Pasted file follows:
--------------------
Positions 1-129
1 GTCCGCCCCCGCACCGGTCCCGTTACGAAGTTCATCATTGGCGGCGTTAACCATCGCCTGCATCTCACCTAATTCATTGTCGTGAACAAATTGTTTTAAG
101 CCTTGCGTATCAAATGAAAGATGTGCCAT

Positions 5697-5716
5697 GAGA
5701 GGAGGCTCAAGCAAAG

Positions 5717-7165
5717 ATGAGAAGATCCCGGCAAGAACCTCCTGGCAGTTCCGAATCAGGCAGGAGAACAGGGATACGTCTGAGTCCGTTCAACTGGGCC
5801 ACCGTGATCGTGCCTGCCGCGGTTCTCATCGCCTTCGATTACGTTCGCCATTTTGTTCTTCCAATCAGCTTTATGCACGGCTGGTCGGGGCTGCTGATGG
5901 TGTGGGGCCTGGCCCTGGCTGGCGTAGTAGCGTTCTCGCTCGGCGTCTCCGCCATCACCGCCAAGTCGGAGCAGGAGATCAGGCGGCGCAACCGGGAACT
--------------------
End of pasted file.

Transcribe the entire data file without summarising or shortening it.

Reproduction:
Positions 1-129
1 GTCCGCCCCCGCACCGGTCCCGTTACGAAGTTCATCATTGGCGGCGTTAACCATCGCCTGCATCTCACCTAATTCATTGTCGTGAACAAATTGTTTTAAG
101 CCTTGCGTATCAAATGAAAGATGTGCCAT

Positions 5697-5716
5697 GAGA
5701 GGAGGCTCAAGCAAAG

Positions 5717-7165
5717 ATGAGAAGATCCCGGCAAGAACCTCCTGGCAGTTCCGAATCAGGCAGGAGAACAGGGATACGTCTGAGTCCGTTCAACTGGGCC
5801 ACCGTGATCGTGCCTGCCGCGGTTCTCATCGCCTTCGATTACGTTCGCCATTTTGTTCTTCCAATCAGCTTTATGCACGGCTGGTCGGGGCTGCTGATGG
5901 TGTGGGGCCTGGCCCTGGCTGGCGTAGTAGCGTTCTCGCTCGGCGTCTCCGCCATCACCGCCAAGTCGGAGCAGGAGATCAGGCGGCGCAACCGGGAACT